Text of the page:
Photography: Michael Driffill / @driffysphotos

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Riotous, emotive and informing, Daniel Ponzini steps into the explosive world of the four-piece.

“[Statues] is really fresh and really new – I don’t think anyone is writing music like that right now,” explains Holly Minto. It’s hard to disagree with her when you experience the passion in her vocal delivery on the track. The assemblage of sounds behind her resemble The Clash at their angriest or the Sex Pistols at their most enraged.

The landmark single belongs to self-branded “North West misfits” CRAWLERS, a four-piece alternative rock band consisting of Minto (vocalist), Amy Woodall (lead guitar), Harry Breen (drums) and Liv Kettle (bass). Only released in March, the song has amassed well over 75,000 plays on Spotify and sits comfortably with a discography bearing the hallmarks of a band very much on an upward trajectory.

Previous releases Hush and So Tired have reinforced Crawlers’ assertion that rock ’n’ roll is still alive and kicking. So far, they have displayed an ability to career into a chorus like a Midwestern emo band from the early 2000s – Modern Baseball-esque – and navigate verses with a lyrical nous far beyond the blueprint of a regular rock outfit.

In keeping with the theme of lyricism, you would think that the barrage of instruments on their latest effort would obfuscate any meaningful message Minto tries to convey, but their poised sensibility in these moments of madness creates a feeling akin to watching a sunrise across a clear-skied day. Her fierce image – curly red hair, pronounced lipstick, strong eyeshadow – is enough to make a boomer gasp. But don’t be confused by how this band masks sentimentality in the way they look. They may hold onto moments of careful lyricism and chord progressions by a thread, but they manage to achieve a poetic flair and elegance in the way they contrast love and loss through light and dark chord progressions, and happy and sad drum patterns. The contrast is captivating.


Holly explains that the sense of urgency and exasperation that bleeds into Crawlers’ sound is born from the frustration of the last 12 months. “We had to become an online band,” she admits. While being unable to tour (obviously) or work together in a close-knit environment could have halted the band’s momentum, they refused to let it tamper with their progress, and instead found innovative ways to continue creating. “It depended on what part of lockdown we were in,” Minto says, referencing countless phonecalls and messages about song ideas. The only constant factor in this confusing scenario was the drive to create more and more.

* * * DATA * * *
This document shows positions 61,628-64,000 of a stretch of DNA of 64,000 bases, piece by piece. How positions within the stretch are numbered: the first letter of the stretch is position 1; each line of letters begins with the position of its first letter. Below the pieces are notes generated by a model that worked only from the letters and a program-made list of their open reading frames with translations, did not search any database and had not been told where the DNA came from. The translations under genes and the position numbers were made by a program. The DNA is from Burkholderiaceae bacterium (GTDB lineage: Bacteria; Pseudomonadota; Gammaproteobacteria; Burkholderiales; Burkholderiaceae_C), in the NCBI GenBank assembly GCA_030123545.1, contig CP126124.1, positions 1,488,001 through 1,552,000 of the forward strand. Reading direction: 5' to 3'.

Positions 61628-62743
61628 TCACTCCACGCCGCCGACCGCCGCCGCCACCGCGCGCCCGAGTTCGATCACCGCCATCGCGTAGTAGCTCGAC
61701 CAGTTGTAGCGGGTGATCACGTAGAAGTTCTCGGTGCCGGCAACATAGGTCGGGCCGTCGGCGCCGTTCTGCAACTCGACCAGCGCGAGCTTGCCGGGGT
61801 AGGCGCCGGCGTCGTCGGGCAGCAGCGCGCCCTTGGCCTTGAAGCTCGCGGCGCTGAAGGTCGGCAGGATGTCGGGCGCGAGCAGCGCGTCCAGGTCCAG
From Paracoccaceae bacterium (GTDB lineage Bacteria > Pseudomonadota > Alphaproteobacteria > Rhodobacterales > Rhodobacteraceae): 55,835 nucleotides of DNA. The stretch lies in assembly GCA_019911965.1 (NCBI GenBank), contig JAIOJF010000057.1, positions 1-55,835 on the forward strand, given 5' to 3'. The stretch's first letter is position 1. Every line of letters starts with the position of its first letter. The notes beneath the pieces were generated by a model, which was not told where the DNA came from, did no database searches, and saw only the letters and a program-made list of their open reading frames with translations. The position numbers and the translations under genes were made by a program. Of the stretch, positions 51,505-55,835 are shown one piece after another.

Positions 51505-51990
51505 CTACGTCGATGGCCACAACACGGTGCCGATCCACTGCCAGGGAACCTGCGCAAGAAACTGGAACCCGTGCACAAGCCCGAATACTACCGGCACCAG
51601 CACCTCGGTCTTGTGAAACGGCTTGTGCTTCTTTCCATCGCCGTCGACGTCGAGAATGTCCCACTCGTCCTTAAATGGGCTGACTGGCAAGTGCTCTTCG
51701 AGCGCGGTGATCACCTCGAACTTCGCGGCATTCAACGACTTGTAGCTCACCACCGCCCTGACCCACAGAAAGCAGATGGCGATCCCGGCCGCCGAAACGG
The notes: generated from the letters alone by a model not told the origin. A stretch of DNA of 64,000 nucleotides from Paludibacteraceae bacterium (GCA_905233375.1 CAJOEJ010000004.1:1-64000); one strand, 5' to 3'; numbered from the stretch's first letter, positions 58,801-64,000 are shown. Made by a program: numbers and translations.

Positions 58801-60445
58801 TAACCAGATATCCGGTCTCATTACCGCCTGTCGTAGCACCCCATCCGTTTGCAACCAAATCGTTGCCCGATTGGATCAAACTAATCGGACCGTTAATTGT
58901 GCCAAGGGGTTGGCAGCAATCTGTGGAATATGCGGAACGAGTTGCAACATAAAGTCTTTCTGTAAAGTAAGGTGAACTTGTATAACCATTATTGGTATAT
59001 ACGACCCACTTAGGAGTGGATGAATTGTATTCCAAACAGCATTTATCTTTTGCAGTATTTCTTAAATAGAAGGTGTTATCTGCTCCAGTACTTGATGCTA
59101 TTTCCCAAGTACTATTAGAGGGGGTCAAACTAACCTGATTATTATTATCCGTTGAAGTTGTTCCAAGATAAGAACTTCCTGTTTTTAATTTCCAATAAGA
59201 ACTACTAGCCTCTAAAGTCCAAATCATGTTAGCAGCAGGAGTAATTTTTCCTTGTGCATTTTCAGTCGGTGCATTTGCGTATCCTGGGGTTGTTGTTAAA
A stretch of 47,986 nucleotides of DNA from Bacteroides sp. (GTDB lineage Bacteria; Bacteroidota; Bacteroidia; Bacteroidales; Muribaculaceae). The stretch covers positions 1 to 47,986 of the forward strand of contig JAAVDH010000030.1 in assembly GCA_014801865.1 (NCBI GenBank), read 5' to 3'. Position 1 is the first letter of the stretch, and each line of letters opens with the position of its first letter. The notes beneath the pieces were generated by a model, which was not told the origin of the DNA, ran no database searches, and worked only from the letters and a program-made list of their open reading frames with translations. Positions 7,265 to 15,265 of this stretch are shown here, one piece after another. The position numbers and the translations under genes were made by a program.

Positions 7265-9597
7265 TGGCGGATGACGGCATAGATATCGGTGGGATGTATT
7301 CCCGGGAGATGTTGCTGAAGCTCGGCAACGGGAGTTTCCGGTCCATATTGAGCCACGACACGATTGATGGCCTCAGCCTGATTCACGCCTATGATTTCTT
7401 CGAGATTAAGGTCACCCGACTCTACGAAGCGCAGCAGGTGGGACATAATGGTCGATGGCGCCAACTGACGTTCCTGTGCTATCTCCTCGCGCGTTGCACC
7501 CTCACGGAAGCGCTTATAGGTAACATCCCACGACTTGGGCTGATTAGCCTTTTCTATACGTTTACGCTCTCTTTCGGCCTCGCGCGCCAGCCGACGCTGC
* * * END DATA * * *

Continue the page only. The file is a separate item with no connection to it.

Since they started releasing music in 2019, Crawlers have collected fans from every corner of the country; a fanbase that is willing to hang on every word Minto expels. But their new EP marks a shift. “All of the songs are newly written,” Minto explains, and are littered with the political topics that defined socially-charged lockdowns in 2020. Minto explains how “it’s a multi-person process” that drives the band’s creativity, both musically and visually. The cover art for Statues has the Statue of Liberty projected onto Minto’s face and, speaking about this creative decision, she expresses their discontent with the current socio-political arena. The symbol of freedom marks itself as the image on the EP as well as in the verses. “Writing felt liberating,” she states, alluding to the thought-provoking lyrics: “The president kills his people, and all the rooms are filled of all the sleeping people who this country killed” she announces, over a droning guitar riff.

“The music is a combination of our personalities”

It is obvious that political and societal discourse is a big part of this band’s image and sound. It is also clear to see the talent the band possesses when politically loaded lyrics like those on Statues are coupled with enchanting melodies that give the words a more profound meaning and purpose. If not a rock band, then they are activists.

“There’s certainly a bit of Courtney Love in the lyricism,” Minto adds, citing their influences, while the rest of the band chip in with artists like Tool and Smashing Pumpkins. “The music is a combination of our personalities,” Minto and the band explain. Perhaps the ability to draw on all genres of music allows Crawlers to create a sound that they see as comfortingly personal.

The band all nod in agreement when Minto suggests that they have “discovered their sound” on their forthcoming EP. It is clear to see that it is a body of work they are all proud of. “It shows all sides of Crawlers,” she says. Statues itself marks the arrival of a band who are determined to begin the inauguration of a new era for rock and alternative music, one that isn’t afraid to include political commentary in their art.

It is a statement of intent and this band is here to stay – this is just the beginning of their efforts to make music that is more engaging, more topical and simply better.


Statues and Breathe are available now via Modern Sky


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